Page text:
Let’s talk about female athletes and pelvic floor muscle health! 

One of the most common conditions we see here at our pelvic physical therapy clinic is stress urinary leakage with jumping, running or heavy weightlifting. The second type of pelvic floor dysfunction we see prolapse symptoms with those same activities. 

So these are both different in nature as to why they are caused and the symptoms involved, but can have some similar reasons as to why they’re happening.

In this blog post we are going to address urinary leakage with female athletes. We will also be posting another blog about prolapse and female athletes! 

First, female athletes can range anywhere from preteen years all the way to 50 years old and beyond. AND I consider an athlete anyone who exercises regularly and moves their body in ways that make them happy and stay active. 

Stress urinary leakage can happen for several reasons. The pelvic floor muscles support the organs, bladder, bowel, uterus, and are very important when it comes to helping you support the bladder and not leak urine while you are exercising, jumping or running.

Here are some main reasons why you could be having urinary leakage:

1. Overactive/Tense Pelvic Floor Muscles. When it comes to the pelvic floor, there can be a length tension relationship that’s not supporting the urethra very well. Let’s talk about length tension relationships. If the pelvic floor muscles don’t have the ability to fully relax, because yes, relaxing pelvic floor muscles is just as important as contracting them, then you may not be fully emptying or getting good support to the urethra, because the muscles are always staying high and tight.

2. Power or Endurance Of Pelvic Floor Muscles. There can be weakness of the pelvic floor muscles due to several reasons. It could be from fascial connective tissue changes, such as having any tearing during a vaginal delivery, or strain on the pelvic floor with a pregnancy. A strain or tear pelvic floor muscles could create changes and how those muscles are again supporting the bladder and the urethra. Changes of muscle performance through time with hormonal changes, with history of low back pain/hip pain, and not using the pelvic floor muscles effectively. The pelvic floor muscles not only provide support externally with closing to support the urethra and internally with lifting to support all the organs in the pelvic floor. So if there’s a strength deficit, meaning you can’t create enough force around the urethra and support the bladder, then there can be urinary leakage with running and jumping and heavy weight lifting. 

3. Coordination Of The Pelvic Floor Muscles. The other reason could be pelvic floor muscle incoordination or dyssynergia. The muscles are not effectively coordinating with your movement and breath. This could affect your intra-abdominal pressure management– pressure between your diaphragm and pelvic floor. You could be leaking because you’re not coordinating those muscles again and not supporting the urethra well. 

4. Difficulty Managing Intra-Abdominal Pressure Management. This is the pressure within your abdominal cavity, between the diaphragm and the pelvic floor muscles, which we envision like a canister or a soda pop can. If we have a difficult time managing our pressure in our abdomen, whether that’s through coordination, difficult to get in a deep breath for rib cage expansion. You could also have difficulty supporting enough pressure and force in your abdominal activity from the pelvic floor muscles below (i.e. power of the muscles). The impaired intra-abdominal pressure can contribute to urinary leakage due to pressure above in the abdomen not being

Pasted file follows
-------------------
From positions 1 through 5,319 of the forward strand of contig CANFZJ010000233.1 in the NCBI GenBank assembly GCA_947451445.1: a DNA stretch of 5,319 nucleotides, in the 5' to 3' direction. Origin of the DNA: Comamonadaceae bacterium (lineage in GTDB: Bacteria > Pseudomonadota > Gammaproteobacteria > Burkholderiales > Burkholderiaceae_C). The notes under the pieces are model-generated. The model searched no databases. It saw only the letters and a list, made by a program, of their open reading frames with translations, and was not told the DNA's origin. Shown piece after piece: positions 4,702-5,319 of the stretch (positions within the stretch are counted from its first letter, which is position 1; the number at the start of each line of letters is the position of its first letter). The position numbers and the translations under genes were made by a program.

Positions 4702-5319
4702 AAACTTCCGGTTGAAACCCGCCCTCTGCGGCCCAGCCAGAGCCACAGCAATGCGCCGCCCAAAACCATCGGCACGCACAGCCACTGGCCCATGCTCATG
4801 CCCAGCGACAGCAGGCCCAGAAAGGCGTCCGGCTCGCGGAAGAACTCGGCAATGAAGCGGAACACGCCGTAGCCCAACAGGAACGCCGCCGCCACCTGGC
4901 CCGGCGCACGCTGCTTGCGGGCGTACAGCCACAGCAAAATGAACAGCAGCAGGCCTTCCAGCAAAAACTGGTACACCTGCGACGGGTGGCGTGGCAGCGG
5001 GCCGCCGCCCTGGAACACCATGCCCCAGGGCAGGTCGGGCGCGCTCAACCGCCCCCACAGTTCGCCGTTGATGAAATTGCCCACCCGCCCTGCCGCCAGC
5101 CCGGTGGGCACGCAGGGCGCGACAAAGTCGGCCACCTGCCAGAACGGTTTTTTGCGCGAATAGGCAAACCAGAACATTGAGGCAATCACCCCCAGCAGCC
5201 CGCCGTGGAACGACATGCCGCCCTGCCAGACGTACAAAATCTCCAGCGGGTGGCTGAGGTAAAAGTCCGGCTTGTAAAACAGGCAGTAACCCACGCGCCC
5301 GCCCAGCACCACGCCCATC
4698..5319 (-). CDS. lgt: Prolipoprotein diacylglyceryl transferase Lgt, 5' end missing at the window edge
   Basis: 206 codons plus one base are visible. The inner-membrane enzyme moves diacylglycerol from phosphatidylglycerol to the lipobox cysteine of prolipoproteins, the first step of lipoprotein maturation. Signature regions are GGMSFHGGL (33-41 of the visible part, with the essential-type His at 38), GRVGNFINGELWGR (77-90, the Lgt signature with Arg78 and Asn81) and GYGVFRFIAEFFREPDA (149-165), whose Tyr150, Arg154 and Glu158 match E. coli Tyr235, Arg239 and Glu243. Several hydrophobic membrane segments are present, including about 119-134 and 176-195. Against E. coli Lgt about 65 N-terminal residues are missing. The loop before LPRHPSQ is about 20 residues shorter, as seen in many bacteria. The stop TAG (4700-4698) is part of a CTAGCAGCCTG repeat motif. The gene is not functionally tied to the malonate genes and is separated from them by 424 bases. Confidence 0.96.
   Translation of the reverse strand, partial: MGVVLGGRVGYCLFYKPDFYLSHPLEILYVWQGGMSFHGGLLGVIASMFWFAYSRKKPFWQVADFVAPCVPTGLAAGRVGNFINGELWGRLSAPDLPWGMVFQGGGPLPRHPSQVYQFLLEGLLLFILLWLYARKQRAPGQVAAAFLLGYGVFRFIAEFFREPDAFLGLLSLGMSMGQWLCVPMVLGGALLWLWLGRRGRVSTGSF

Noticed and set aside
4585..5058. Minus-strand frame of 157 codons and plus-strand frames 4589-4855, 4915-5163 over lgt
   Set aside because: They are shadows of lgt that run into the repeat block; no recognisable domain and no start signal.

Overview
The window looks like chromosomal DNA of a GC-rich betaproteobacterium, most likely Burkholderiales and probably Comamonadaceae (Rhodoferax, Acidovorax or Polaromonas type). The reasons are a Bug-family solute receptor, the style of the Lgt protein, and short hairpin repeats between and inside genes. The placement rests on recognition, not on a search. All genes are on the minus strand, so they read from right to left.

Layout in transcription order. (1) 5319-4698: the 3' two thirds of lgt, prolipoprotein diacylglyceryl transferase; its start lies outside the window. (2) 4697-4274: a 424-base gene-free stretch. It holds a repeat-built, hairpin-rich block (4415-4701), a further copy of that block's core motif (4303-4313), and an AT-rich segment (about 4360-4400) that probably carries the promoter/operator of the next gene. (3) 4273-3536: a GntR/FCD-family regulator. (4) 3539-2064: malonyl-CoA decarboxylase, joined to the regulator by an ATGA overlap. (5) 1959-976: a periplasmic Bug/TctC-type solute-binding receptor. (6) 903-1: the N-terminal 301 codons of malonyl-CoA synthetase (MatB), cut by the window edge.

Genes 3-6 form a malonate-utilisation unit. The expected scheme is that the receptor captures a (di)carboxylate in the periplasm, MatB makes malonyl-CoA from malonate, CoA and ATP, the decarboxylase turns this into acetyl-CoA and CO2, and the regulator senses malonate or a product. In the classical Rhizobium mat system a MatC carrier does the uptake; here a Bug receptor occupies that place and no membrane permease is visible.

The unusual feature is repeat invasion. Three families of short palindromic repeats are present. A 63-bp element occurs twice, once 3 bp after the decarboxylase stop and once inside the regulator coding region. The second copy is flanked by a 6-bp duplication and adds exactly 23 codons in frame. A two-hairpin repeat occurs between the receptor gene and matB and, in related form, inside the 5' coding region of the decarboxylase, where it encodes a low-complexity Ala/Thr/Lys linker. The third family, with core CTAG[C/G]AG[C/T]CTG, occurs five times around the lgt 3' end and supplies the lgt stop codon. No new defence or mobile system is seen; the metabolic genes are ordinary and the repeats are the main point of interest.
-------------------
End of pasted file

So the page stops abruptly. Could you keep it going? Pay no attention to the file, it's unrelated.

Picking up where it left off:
5. Biomechanics With Movement. Your form during running, lifting or jumping can contribute to why you may be leaking as well. There may be something you could be doing changing with your running form,  jumping form or lifting form to optimally again help you with the intra-abdominal pressure management and decrease the urinary leakage. Your form can effect how you are optimally using your pelvis/spine, legs, and muscles with your type of exercise. 

6. Bladder/Bowel Health Contributions. Bowel health such as chronic constipation could also be a contributing factor to urinary leakage with exercise. This can contribute to internal pelvic floor congestion due to the ability for the colon to expand and in some cases become a megacolon. There could also be difficulty with completing emptying the bladder associated with overactive pelvic floor muscles. This could be either not emptying all the way, or over holding your urine throughout the day. As a general guideline, urinating every 2-4 hours is a good interval to urinate even when hydrated really well. 


Just to be clear you didn’t see that doing Kegels will help you from not leaking urine. That would imply you are weak in the pelvic floor muscles which is why you are leaking urine. But as you see above pelvic floor muscle weakness may only be one reason, but not the reason you are leaking during exercising.

If you are struggling with urinary leakage while exercising or working out, it is important for you to know you can continue to do the movements you love WITHOUT leaking urine. A pelvic physical or occupational therapy evaluation is important so you can find the primary drivers to your leakage. So we can fix it without depending on medications or having to wear a pad while you are exercising! 

If you want to know if pelvic physical therapy is a right fit for you or you would like to book an appointment you can reach out to us here. You are not alone if you are leaking urine! If you are experiencing symptoms of endometriosis, please reach out to us via a phone call or fill out a form here.